The UK Supreme Court has decided that parliament must decide if the government can start the Brexit process. The ruling also stated that the “Scottish Parliament and Welsh and Northern Ireland assemblies did not need a say.”

Prime Minister Theresa may cannot begin talks with European Union (EU) leaders until parliament votes. May would like to invoke Article 50 of the Lisbon Treaty, the part that allows a country to leave the EU, by the end of March.

The BBC reported that campaigners told the court that not allowing parliament to vote “was undemocratic and a breach of long-standing constitutional principles.” Since invoking Article 50 of the Lisbon Treaty means “overturning existing UK law,” the campaigners insisted parliament “and peers should decide.”

The court agreed:

Reading out the judgement, Supreme Court President Lord Neuberger said: “By a majority of eight to three, the Supreme Court today rules that the government cannot trigger Article 50 without an act of Parliament authorising it to do so.”

He added: “Withdrawal effects a fundamental change by cutting off the source of EU law, as well as changing legal rights.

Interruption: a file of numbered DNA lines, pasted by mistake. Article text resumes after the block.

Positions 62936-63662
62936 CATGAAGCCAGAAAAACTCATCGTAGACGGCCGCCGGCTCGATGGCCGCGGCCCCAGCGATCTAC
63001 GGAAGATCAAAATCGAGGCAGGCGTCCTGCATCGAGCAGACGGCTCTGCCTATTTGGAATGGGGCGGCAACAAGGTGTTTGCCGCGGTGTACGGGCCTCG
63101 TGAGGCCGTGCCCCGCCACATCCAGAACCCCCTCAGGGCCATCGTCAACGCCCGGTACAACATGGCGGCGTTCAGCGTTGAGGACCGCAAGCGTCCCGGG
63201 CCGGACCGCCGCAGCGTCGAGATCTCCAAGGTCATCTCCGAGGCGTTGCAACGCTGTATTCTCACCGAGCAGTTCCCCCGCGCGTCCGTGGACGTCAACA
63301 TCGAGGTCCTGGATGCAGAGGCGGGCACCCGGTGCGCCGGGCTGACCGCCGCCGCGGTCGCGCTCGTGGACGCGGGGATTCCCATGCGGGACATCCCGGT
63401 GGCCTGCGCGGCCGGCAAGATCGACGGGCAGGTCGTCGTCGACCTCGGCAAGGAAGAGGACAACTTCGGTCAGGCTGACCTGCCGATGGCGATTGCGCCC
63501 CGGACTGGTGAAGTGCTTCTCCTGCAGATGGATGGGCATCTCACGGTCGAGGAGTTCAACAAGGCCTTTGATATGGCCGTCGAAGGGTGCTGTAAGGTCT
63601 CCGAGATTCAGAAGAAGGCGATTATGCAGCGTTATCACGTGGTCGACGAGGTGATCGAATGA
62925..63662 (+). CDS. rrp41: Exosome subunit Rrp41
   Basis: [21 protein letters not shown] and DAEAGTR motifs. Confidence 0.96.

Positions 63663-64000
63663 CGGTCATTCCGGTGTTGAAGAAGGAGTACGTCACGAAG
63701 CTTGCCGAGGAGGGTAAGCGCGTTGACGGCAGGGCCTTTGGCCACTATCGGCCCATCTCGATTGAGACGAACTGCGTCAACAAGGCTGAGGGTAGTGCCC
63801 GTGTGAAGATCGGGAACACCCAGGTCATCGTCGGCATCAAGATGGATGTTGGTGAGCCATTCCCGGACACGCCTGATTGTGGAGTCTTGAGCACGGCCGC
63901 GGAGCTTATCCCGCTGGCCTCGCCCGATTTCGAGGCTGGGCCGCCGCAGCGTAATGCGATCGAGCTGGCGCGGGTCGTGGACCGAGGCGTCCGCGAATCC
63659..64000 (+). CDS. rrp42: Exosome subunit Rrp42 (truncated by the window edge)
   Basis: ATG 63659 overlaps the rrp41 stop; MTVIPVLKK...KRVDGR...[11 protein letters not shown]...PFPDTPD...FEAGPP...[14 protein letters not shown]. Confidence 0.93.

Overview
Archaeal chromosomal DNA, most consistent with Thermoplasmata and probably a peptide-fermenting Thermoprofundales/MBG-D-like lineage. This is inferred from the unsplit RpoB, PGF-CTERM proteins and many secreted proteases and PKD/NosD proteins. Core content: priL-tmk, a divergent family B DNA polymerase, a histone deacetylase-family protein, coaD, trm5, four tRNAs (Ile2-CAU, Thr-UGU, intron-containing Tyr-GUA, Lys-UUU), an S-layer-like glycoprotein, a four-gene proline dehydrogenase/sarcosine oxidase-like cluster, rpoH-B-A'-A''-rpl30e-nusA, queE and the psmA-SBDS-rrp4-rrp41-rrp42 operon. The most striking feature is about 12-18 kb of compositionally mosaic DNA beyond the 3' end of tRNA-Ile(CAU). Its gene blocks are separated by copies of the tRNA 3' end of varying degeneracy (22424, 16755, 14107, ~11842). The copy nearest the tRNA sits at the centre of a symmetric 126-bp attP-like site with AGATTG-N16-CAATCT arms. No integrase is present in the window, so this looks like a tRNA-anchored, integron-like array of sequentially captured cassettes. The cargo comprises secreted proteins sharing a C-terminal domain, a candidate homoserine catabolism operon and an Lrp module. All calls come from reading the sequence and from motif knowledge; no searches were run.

“The UK’s constitutional arrangements require such changes to be clearly authorised by Parliament.”

Attorney General Jeremy Wright expressed “disappointment,” but promised May’s team “would comply” with the Supreme Court’s ruling.

Brexit Secretary David Davis said the ruling will not delay Brexit from happening:

Outlining plans to bring in a “straightforward” parliamentary bill on Article 50, Mr Davis told MPs he was “determined” Brexit would go ahead as voted for in last June’s EU membership referendum.

He added: “It’s not about whether the UK should leave the European Union. That decision has already been made by people in the United Kingdom.”

“There can be no turning back,” he said. “The point of no return was passed on 23 June last year.”

A lot of parliament members wanted to stay in the EU, but their constituents voted otherwise last June. The whole world thought citizens of the UK would vote to stay in the EU. It looked that way in the beginning, but as the night progressed things took a turn and leave blew stay out of the water.

Here is the supreme court’s decision:

UK Supreme Court BREXIT Decision by Legal Insurrection on Scribd